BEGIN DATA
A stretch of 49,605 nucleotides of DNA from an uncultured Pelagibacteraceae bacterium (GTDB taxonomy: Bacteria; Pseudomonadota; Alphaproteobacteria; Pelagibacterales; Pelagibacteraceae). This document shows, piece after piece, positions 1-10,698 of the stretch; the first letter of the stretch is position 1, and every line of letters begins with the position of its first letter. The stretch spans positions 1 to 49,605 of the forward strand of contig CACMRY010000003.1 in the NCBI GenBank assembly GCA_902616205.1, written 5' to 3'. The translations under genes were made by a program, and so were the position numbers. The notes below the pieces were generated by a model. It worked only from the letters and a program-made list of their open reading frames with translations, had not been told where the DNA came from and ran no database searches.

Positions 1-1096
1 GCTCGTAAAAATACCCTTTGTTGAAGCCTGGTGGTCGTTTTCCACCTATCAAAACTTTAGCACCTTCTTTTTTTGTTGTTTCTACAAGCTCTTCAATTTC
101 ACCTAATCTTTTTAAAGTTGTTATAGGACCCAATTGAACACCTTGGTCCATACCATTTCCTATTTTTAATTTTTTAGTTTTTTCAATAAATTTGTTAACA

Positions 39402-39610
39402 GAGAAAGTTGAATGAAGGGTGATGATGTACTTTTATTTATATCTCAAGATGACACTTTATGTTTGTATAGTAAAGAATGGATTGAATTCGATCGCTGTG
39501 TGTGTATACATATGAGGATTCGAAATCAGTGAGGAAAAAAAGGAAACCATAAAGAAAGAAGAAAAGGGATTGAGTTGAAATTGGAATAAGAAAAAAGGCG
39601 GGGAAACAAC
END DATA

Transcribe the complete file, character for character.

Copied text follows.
A stretch of 49,605 nucleotides of DNA from an uncultured Pelagibacteraceae bacterium (GTDB taxonomy: Bacteria; Pseudomonadota; Alphaproteobacteria; Pelagibacterales; Pelagibacteraceae). This document shows, piece after piece, positions 1-10,698 of the stretch; the first letter of the stretch is position 1, and every line of letters begins with the position of its first letter. The stretch spans positions 1 to 49,605 of the forward strand of contig CACMRY010000003.1 in the NCBI GenBank assembly GCA_902616205.1, written 5' to 3'. The translations under genes were made by a program, and so were the position numbers. The notes below the pieces were generated by a model. It worked only from the letters and a program-made list of their open reading frames with translations, had not been told where the DNA came from and ran no database searches.

Positions 1-1096
1 GCTCGTAAAAATACCCTTTGTTGAAGCCTGGTGGTCGTTTTCCACCTATCAAAACTTTAGCACCTTCTTTTTTTGTTGTTTCTACAAGCTCTTCAATTTC
101 ACCTAATCTTTTTAAAGTTGTTATAGGACCCAATTGAACACCTTGGTCCATACCATTTCCTATTTTTAATTTTTTAGTTTTTTCAATAAATTTGTTAACA

Positions 39402-39610
39402 GAGAAAGTTGAATGAAGGGTGATGATGTACTTTTATTTATATCTCAAGATGACACTTTATGTTTGTATAGTAAAGAATGGATTGAATTCGATCGCTGTG
39501 TGTGTATACATATGAGGATTCGAAATCAGTGAGGAAAAAAAGGAAACCATAAAGAAAGAAGAAAAGGGATTGAGTTGAAATTGGAATAAGAAAAAAGGCG
39601 GGGAAACAAC